Aware of the value of the book he brought back to France, Eugene Gibert quickly decided to offer it to the Academy of Inscriptions and Belles-Lettres who was best placed to keep it. The manuscript was recorded on 26 May 1899 but remained forgotten for more than a century.
The gift of Eugene Gibert is composed not only of the illuminated manuscript but also a printed version of the poem in Sino-Vietnamese characters, probably from 1886, which served as a model for Lê Đức Trạch.
The manuscript, dated 18 June 1897, is a voluminous work realized on paper Canson & Mongolfier chosen for its qualities of absorption and conservation of color. In front of each illuminated board was inserted and glued a sheet of white paper of local manufacture where E. Gibert wrote his notes and explanations. Finally, a sheet of peel paper was interposed to protect the illuminated leaf. Like the printed text, the manuscript reads according to the usual meaning of Asia as sin (as opposed to Western), from top to bottom and from right to left. The 69 sewn notebooks have been linked together and everything is protected by a hard cover.
Thanks to the annotations of E. Gibert, we can know when and how it was realized and when it was given.
Following the discovery in 2011, it was decided to reproduce this precious manuscript in facsimile form, which raised both technical and financial problems. The 139 plates were photographed directly at the Académie des Inscriptions et Belles-Lettres by a professional working for the Museums of France and under the supervision of Marcus Durand (who previously edited the book “Vietnamese Popular Imagery”). The work of the plates was carried out identically to the original illustrations (size and colorimetry). In this first volume, next to each illustration, the precise sequence of the corresponding poem has been printed in three languages ​​(French, Vietnamese and English). On the other hand, all the notes of E. Gibert were put in a second volume as well as all the versions of the poem and the explanations to better understand the work and its illustrations. Volume two also explains the history of the work: the poem, the author, the manuscript and its production as well as a set of questions which still arise today and which deserve in-depth research. Another job has been to transcribe all the Sino-Vietnamese characters that appear inside the illustrations. At the end of the volume, a transcription of the illuminated manuscript in Romanized Vietnamese has been added.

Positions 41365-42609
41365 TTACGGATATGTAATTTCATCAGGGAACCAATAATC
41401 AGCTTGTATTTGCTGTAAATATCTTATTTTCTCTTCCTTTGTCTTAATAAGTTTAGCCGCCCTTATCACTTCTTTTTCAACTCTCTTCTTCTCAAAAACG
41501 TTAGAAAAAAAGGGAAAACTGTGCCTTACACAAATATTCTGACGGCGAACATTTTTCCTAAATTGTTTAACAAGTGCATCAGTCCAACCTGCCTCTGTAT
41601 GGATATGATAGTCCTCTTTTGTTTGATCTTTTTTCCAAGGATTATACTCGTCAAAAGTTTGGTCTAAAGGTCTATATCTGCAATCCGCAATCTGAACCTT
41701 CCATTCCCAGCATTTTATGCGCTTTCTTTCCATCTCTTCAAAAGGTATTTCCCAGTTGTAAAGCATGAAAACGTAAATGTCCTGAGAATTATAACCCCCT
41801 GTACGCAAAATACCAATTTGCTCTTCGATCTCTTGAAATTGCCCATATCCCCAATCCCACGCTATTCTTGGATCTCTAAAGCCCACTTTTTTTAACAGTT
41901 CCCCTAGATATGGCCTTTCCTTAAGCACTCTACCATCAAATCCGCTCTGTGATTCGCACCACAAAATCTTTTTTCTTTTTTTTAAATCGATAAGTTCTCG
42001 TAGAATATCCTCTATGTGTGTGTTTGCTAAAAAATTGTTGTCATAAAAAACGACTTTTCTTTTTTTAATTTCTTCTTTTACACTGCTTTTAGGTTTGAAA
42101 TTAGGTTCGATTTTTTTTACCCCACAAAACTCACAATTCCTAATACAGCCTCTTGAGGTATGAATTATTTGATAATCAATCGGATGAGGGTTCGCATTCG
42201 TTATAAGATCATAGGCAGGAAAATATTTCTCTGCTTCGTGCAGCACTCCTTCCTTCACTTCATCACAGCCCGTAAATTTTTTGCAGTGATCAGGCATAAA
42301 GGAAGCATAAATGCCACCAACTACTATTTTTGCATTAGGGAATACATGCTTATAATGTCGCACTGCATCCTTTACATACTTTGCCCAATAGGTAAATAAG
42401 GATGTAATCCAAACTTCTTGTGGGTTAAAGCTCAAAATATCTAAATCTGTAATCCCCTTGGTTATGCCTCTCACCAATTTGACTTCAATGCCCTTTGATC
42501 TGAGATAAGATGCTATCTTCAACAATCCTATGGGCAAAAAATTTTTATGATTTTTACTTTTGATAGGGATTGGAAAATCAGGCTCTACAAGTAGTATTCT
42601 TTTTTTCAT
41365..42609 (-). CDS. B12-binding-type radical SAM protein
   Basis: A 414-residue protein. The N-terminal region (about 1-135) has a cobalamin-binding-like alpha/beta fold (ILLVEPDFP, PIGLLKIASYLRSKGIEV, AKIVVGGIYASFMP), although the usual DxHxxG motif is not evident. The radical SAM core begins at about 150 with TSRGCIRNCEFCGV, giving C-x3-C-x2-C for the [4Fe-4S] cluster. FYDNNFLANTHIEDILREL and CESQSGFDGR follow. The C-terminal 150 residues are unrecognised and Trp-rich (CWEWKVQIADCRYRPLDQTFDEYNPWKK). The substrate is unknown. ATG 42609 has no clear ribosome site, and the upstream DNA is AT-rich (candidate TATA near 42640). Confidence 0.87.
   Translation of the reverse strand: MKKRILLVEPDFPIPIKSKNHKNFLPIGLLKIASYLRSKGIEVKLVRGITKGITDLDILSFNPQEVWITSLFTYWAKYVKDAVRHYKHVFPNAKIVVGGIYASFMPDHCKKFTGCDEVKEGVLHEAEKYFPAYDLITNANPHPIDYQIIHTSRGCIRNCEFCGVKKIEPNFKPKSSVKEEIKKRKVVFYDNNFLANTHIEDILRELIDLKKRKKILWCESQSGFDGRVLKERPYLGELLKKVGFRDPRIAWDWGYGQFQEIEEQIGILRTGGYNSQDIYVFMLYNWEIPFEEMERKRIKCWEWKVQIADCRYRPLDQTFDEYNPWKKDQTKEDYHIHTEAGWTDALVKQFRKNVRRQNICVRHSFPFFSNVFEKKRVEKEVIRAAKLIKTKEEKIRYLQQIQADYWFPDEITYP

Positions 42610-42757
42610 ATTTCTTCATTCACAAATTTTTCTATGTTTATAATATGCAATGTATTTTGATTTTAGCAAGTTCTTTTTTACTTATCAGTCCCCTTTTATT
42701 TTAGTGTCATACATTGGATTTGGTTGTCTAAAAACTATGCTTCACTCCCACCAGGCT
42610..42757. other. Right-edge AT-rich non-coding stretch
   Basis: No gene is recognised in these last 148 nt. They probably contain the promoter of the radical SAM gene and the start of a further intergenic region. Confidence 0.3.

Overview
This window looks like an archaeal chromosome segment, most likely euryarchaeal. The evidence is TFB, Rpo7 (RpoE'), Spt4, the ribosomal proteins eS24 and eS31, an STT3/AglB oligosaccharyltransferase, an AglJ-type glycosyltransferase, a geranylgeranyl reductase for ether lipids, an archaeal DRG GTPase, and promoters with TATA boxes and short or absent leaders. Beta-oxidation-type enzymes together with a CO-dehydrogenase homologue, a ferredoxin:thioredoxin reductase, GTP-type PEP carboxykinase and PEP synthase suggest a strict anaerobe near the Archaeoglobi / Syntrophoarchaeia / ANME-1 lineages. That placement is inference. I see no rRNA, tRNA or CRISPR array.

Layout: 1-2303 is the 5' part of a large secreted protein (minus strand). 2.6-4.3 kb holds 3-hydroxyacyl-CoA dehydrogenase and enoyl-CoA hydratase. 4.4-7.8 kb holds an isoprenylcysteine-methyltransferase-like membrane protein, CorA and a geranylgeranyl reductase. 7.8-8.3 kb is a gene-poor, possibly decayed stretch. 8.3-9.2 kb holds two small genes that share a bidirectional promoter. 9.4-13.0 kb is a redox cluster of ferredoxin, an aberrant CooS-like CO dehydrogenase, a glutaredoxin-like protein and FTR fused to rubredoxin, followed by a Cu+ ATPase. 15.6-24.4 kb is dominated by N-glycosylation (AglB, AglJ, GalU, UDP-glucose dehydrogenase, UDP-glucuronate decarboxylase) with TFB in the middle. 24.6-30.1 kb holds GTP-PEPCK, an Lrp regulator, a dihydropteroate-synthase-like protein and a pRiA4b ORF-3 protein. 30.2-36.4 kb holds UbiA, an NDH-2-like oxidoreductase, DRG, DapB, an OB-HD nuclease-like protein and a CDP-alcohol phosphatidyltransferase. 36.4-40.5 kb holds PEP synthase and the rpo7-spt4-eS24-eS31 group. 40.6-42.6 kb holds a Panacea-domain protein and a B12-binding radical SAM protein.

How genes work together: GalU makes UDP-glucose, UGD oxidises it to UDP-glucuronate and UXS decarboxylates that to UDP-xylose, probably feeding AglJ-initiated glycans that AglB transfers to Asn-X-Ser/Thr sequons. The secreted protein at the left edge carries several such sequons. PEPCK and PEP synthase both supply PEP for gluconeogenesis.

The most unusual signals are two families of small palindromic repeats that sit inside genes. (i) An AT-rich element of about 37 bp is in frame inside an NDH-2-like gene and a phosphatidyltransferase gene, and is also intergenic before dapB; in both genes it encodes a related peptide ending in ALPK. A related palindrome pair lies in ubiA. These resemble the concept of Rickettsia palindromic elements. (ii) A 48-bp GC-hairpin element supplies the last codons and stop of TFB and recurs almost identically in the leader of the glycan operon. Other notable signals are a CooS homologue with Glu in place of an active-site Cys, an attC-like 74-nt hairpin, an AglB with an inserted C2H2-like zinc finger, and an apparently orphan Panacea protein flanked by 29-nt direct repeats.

All the text of the second volume has been written in French, Vietnamese and English.